Results Summary

What was the research about?

Patients’ beliefs and expectations may affect how they respond to treatment. But these feelings are hard to measure.

In this study, the research team created a set of surveys called Healing Encounters and Attitudes Lists, or HEAL. HEAL helps researchers understand patients’ beliefs and expectations about treatment. HEAL measures patients’

  • Connections with their doctors and nurses
  • Feelings about their doctor’s office and staff
  • Expectations about treatment
  • Outlook on life
  • Strength of spiritual beliefs
  • Comfort with complementary or alternative medicine, or CAM

The team also used the Patient-Reported Outcomes Measurement Information System, or PROMIS®, to measure patients’ pain, health, and function. PROMIS is a set of surveys researchers and doctors use for many diseases and treatments.

The team wanted to learn if HEAL could predict how patients respond to treatment for chronic pain. Chronic pain is pain that lasts for months or years. The team used HEAL and PROMIS to look at why some groups of patients respond differently to treatment for chronic pain. Patients got either conventional treatment, such as physical therapy or medicine, or CAM, such as acupuncture, chiropractic treatment, or massage.

What were the results?

Using HEAL to predict how patients respond to treatment

  • The more positive a patient’s HEAL scores, the greater symptom improvement they reported after two and four months.
  • Some HEAL scores seemed to predict pain intensity after two and four months. In addition, some HEAL scores seemed to predict how much pain affected patients’ life activities. But then the research team looked at how intense patients’ pain was and how much pain affected patients’ activities at the start of the study. Once the team accounted for these factors, the ability of HEAL scores to predict pain intensity and its effect on activities was much less clear.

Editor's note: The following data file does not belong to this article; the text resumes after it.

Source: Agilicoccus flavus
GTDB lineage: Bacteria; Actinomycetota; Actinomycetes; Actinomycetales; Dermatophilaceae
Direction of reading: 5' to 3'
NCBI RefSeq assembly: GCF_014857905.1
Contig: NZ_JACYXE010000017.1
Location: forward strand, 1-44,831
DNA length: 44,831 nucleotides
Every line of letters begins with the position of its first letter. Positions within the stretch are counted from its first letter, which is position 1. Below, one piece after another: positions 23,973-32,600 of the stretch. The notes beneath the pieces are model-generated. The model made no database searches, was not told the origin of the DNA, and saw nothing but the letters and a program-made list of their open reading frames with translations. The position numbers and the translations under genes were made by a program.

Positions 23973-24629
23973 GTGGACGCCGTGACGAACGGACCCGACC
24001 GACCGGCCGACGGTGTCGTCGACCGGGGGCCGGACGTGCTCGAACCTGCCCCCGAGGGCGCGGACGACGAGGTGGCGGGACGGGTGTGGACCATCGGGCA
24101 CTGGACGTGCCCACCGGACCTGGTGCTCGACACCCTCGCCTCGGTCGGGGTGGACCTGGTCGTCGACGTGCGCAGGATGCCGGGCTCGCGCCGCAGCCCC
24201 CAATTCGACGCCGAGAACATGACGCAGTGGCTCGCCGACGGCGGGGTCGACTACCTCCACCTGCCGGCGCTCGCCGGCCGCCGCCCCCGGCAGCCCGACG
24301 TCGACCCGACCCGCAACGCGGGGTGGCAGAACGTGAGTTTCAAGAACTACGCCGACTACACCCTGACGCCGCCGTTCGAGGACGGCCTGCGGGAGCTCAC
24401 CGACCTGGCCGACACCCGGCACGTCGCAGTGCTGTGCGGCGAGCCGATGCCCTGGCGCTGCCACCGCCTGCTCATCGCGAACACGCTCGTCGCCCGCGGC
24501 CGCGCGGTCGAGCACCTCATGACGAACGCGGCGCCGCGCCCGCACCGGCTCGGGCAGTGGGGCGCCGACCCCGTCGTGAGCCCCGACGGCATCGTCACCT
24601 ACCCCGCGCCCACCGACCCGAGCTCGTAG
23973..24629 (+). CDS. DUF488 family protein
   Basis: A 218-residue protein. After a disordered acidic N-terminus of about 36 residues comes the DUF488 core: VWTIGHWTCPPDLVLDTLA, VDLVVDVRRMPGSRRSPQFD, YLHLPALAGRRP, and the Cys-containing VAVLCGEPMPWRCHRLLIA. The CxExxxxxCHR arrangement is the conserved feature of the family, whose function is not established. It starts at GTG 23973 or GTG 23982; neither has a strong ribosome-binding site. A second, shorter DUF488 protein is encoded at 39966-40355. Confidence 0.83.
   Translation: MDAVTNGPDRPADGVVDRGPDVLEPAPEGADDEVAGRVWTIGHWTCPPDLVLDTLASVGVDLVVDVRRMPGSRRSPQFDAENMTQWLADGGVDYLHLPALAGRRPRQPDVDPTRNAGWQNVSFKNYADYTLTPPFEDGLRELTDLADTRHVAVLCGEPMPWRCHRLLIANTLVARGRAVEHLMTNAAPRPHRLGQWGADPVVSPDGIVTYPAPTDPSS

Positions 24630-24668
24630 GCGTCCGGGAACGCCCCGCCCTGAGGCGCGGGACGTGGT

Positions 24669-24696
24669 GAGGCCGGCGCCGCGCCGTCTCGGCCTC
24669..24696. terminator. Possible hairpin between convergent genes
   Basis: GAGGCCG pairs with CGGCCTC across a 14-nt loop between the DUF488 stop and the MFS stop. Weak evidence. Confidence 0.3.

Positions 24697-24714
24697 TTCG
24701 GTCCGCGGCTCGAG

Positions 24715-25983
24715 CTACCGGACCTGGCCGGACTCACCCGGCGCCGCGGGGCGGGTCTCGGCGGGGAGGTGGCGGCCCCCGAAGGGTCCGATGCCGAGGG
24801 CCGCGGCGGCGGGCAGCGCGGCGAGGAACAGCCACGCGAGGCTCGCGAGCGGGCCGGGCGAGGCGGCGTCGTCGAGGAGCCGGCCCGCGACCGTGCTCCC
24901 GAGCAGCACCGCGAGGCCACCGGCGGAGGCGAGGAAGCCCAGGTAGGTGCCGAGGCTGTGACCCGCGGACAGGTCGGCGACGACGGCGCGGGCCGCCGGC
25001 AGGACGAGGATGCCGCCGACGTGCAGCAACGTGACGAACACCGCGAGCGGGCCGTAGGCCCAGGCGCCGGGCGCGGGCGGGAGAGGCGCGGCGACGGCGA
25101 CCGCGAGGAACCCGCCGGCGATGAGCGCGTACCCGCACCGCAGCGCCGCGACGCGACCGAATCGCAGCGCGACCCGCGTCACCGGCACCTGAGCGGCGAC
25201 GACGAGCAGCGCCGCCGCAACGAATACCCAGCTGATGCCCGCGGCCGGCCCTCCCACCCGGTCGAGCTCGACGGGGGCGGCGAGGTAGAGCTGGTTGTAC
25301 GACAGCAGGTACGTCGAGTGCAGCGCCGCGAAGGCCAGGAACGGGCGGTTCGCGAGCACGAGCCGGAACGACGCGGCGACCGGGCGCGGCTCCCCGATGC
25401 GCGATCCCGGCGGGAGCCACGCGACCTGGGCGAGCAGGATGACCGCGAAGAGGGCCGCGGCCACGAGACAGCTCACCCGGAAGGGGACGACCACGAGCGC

Understanding why patients respond differently to treatment

  • Patients with higher expectations for treatment had less pain and better health and function after two and four months compared with patients with lower expectations for treatment.
  • Compared with patients who chose CAM, those who chose conventional treatment had more pain and worse health and function after two and four months. But compared with those who chose CAM, patients who chose conventional treatment also had more pain and worse health at the start of the study.

Who was in the study?

The study included 209 patients with chronic pain. Patients’ pain must have lasted for at least three months. Of patients, 76 percent were white, 23 percent were non-white or multiracial, and 7 percent were Hispanic. The average patient age was 48, and 75 percent were women. Of the 209 patients, 109 received CAM and 100 received conventional treatment.

What did the research team do?

Patients filled out HEAL and PROMIS surveys within a month of starting treatment and again two and four months later. The research team looked to see if HEAL scores predicted patients’ symptom improvement and pain as reported on PROMIS surveys. In addition, the team looked at how patients’ expectations for treatment, measured by HEAL, and the type of treatment they chose affected their pain, health, and function after treatment, as measured by PROMIS.

During the study, the team met with a group of patients, patient advocates, and clinicians. This group gave input on research questions, study design, and ways to share results.